In addition:

"In July 2005, FCC found that 99 percent of the countrys population lives in
the 95 percent of zip codes where at least one provider reported to FCC
that it serves at least one high-speed subscriber as of December 31, 2004. In
83 percent of the nations zip codes, FCC noted that subscribers are served
by more than one provider, and the commission noted that for roughly 40
percent of zip codes in the United States, there are five or more providers
reporting high-speed lines in service."

99% of the pop lives somewhere where at least one person in thier zip code is getting broadband service.

Quote:
- It also states, right at the beginning of the article: "About 30 million American households have adopted broadband service...", that was in 2005. Households, not individuals...

Yes. That's a good number as there are multiple users per household. Plus the figures are much higher in 2006. 48% of online households have broadband as of 2005.

Quote:
- It continues--- "companies do not report the number of subscribers served or whether subscribers are business or residential within each zip code..." I'm assuming most of the broadband use in the US at this time is assigned to businesses, not individual households. Try as you might to prove otherwise, experience has shown me most families do not have the household budget to throw money into broadband, I see many more families with cable TV than broadband.

Broadband penetration of businesses are listed seperately. Broadband is up to 89% of business users now. Assume what you want but you are wrong.

Plus you ignored the previous line:

"Based on the modifications to the filing requirements FCC implemented,
FCC collects, through its Form 477 filings, information on several aspects
of each companys provision of broadband at the state level, such as the
total number of subscribers served, the breakdown of how those
subscribers are served by technology, and estimates within each
technology of the percentage of subscribers that are residential. "

They DO report which are residential vs business...just NOT on a by zipcode basis.

Quote:
- Yes, consumers seem to be in a wait and see posture regarding HD-DVD and Blu-Ray that is obvious. iTV still doesn't address ease of use issues and assumes high percentages of dissatisfaction with readily available DVD solutions.

I wonder about the conclusions you are drawing based on evidence you are really scraping hard to find, Vinea.

You're seeing the trees you want to see, and completely failing to see the forest the consumer sees.

I wonder about your obtuseness and why given hard evidence from the GAO from FCC reports you still assert that broadband penetration is poor (it is but in percentage...we have more broadband users than any other country in the world). Seeing what I want to see? That's the kettle calling the pot black. Which part of 73% of all online users have broadband is hard to understand?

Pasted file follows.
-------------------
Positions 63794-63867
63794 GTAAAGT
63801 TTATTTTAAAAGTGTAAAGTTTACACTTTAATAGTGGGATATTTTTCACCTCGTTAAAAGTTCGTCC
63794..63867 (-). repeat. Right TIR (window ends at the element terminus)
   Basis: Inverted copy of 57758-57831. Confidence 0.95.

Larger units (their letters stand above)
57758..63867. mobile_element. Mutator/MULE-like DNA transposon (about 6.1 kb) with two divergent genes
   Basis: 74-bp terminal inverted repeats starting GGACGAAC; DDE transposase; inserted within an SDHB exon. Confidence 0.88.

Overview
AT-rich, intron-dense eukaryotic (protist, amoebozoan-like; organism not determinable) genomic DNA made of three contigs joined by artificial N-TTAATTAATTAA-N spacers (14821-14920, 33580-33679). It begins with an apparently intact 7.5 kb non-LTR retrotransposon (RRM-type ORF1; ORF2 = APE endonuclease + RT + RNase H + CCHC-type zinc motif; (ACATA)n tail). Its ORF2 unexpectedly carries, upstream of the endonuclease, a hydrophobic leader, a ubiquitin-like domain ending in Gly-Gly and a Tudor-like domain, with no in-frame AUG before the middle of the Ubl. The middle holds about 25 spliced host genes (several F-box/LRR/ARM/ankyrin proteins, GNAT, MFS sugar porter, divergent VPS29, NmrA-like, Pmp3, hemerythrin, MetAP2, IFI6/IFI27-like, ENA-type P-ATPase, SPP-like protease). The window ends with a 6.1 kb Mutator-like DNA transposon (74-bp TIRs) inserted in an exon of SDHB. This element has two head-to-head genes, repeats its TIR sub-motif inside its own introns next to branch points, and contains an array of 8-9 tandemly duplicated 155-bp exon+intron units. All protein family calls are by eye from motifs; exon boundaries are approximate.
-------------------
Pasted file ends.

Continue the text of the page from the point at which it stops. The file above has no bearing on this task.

Really hard to scrape? Its called Google. But given how net savvy you appear to be I guess for you that is hard to do.

Vinea
post #273 of 344
Quote:
Originally Posted by mzaslove

Love to find out where you got the info from, as no one out here in Hollywood seems to know that. Certainly not at Disney, and one would think they would be the arbiter of this one.

One of the Microsoft VPs on AVSForums said as much with respect to HD and unprotected video chains. Apple seems uniquely positioned as a company that can control the entire ecosystem from iTunes to Macs to iTV and has a proven track record of DRM with music.

That's the basis of my contention that iTV will allow 720p downloads because Apple can tell the studios that the video chain remains encrypted and hardware protected until inside the display.

That could be why they prefer to have a seperate box like the iTV rather than upgrade the mini. As a general purpose PC it's a lot more vulnerable and the DRM measures likely too restrictive for computing. Plus it makes 720p available to all existing PC and Macs that are capable of running iTunes 8 rather than waiting for the DRM protected motherboards and vid cards.

Vinea
post #274 of 344
Quote:
Originally Posted by vinea

One of the Microsoft VPs on AVSForums said as much with respect to HD and unprotected video chains. Apple seems uniquely positioned as a company that can control the entire ecosystem from iTunes to Macs to iTV and has a proven track record of DRM with music.

That's the basis of my contention that iTV will allow 720p downloads because Apple can tell the studios that the video chain remains encrypted and hardware protected until inside the display.

That could be why they prefer to have a seperate box like the iTV rather than upgrade the mini. As a general purpose PC it's a lot more vulnerable and the DRM measures likely too restrictive for computing. Plus it makes 720p available to all existing PC and Macs that are capable of running iTunes 8 rather than waiting for the DRM protected motherboards and vid cards.

Vinea

Don't disagree that content makers (studios and such) want a secure path (which is why I think iTV and the plan behind it might be great), but as far as demoting the resolution, everyone that's I've heard talk of it (and, granted, most of them are busy making movies or televisions shows, so we don't have much time to chat) has not agreed that it was so much the studios forcing any issues by dictating as the studios not knowing where to go: WalMart? Google? Apple? It's a bit chaotic out there. And, more important, some of the Imagineers who were brought over to help out on online distribution at Disney basically have said that the tech isn't mature enough to push into 720p yet. But soon. I think Steve knows all of this (how can he not), and will slowly increase resolution over time.